Before there was a particular disaster for which to prepare, Ashleigh Brickley and her FEMA Corps team sorted something like 10 million meals.
Brickley, 29, leads a 12-member community relations team of the first-year FEMA (Federal Emergency Management Agency) Corps program, a unit of the AmeriCorps National Civilian Community Corps. They’d just finished two and a half weeks of sorting meals in Shreveport, La., and left for another mission when the news surfaced that a superstorm was headed for the East Coast.
“My boss said, ‘I want you to drop everything,’ ” remembered Brickley, a Harvard High School graduate. The team was told to drive the meals from Baton Rouge to Shreveport.
“All those meals that we’d organized for a future date – he’s like, ‘Pack ’em all up and ship them off to the East Coast.’ ”
That task was supposed to take about a week. By the timeline in Brickley’s admittedly somewhat jumbled memory – the result of a couple of months of work without a day off – every meal was on the road by the next night at 9 p.m. They’d packed 100 semi-trailers in two days.
Brickley’s team woke early the next morning and packed themselves up, not knowing exactly where they’d stay.
“They wanted to send us to the East Coast as quickly as possible, but they also didn’t want to send us into the storm,” Brickley said. “They don’t want to deploy people so quickly that they end up creating more victims.”
On Halloween night, as the hurricane dissipated over Pennsylvania, about 220 FEMA Corps volunteers stayed in cramped quarters at a veterans’ hospital in Maryland. They drove to Brooklyn the next day and started working.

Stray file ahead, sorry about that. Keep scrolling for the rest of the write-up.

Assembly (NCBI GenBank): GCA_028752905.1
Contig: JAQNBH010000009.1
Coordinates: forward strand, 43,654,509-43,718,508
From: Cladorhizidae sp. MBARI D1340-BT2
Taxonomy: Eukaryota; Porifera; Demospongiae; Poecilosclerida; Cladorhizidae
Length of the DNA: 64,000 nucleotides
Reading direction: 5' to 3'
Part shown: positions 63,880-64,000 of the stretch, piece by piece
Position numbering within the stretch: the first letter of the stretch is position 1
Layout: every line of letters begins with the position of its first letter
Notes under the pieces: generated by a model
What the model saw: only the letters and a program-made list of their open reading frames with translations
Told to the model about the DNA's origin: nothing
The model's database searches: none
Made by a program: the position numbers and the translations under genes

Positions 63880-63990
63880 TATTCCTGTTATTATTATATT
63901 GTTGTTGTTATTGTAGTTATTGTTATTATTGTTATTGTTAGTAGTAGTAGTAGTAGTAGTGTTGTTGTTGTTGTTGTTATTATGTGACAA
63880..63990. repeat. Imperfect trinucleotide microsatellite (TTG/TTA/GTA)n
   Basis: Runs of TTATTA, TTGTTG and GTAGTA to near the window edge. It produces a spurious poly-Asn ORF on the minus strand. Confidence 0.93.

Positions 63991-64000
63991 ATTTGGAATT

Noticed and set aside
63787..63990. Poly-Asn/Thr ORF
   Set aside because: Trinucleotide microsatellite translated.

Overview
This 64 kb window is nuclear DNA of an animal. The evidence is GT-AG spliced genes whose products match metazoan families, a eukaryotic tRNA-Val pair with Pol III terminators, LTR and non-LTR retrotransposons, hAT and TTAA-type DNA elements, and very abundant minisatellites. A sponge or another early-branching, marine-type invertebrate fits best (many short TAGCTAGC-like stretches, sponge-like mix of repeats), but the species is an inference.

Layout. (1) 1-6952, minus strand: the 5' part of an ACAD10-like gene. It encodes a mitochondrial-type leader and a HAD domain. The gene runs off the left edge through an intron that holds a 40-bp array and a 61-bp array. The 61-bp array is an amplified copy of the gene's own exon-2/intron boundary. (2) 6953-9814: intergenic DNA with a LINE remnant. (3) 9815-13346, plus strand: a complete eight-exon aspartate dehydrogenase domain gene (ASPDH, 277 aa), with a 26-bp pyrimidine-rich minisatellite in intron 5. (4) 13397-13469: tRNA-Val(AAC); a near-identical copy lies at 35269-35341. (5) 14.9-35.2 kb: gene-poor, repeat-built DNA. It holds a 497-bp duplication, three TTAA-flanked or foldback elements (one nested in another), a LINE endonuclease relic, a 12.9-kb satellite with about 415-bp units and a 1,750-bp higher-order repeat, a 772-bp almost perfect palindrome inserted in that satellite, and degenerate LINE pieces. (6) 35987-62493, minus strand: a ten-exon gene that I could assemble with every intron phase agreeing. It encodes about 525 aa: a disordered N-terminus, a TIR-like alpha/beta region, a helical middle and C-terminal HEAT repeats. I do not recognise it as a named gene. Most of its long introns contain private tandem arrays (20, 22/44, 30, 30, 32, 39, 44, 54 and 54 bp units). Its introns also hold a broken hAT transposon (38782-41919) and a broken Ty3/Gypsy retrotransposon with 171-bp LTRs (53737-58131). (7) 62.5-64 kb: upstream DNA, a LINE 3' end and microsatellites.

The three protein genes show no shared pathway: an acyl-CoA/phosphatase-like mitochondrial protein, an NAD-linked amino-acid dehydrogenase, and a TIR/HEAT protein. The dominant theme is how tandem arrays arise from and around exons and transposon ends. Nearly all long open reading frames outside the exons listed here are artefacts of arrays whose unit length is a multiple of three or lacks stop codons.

“Certain areas look like a war zone,” Brickley said. “And then another area would be like nothing happened at all.”
Finally, Brickley found out that she and the rest of FEMA Corps would be staying in the Bronx on a training ship for local Marines. The same ship was used as disaster relief housing in New Orleans after Hurricane Katrina.
Brickley and her team spent the next six weeks – Nov. 3 to Dec. 15 – digging into relief efforts. As community relations representatives, their job in any disaster is to relay information from FEMA to the community, often about how and where families can receive help. They bring information back to FEMA about any critical cases.
In New York, the team set up a makeshift disaster recovery center in a local park, and registered more than 500 people for recovery assistance while the state made arrangements for a more permanent center.
There were individual stories, too.
“Helping an older couple get out of a house that they were staying in way longer than they were supposed to,” Brickley said. “Helping a person get the funding they needed to get somebody in there to get the electricity turned back on.”
For Brickley, who’d decided about a year ago to leave a corporate position that would send her to Australia and regularly to places such as Las Vegas and New York on business, the whole trip was an affirmation of her decision to seek a more fulfilling job.
“It’s a lot different than going to Vegas and having your company take you out to the best restaurant in the MGM Hotel,” she said. “When that person gives you a hug with tears in your eyes and thanks you so much for being there and giving them your time, there’s nothing like it.”
Aside from team leaders, FEMA Corps members are 18 to 24 years old, and work 10-month terms for a modest living allowance and an education award of $5,550 for future education or to put toward student loans.
Brickley, who’s based in Vicksburg, Miss., doesn’t know what she will do next after her term expires in June. She’s considering teaching in a high-needs area – either domestically or abroad – or working for a nonprofit.
Either way, her perspective has been shaped by her time in disaster relief.
“I think a lot of people are really cynical. I was a little cynical too in my old job,” she said. “But it’s amazing to see the strength and the power that these young people have in their work, and their ability to inspire other people. It’s breathtaking.”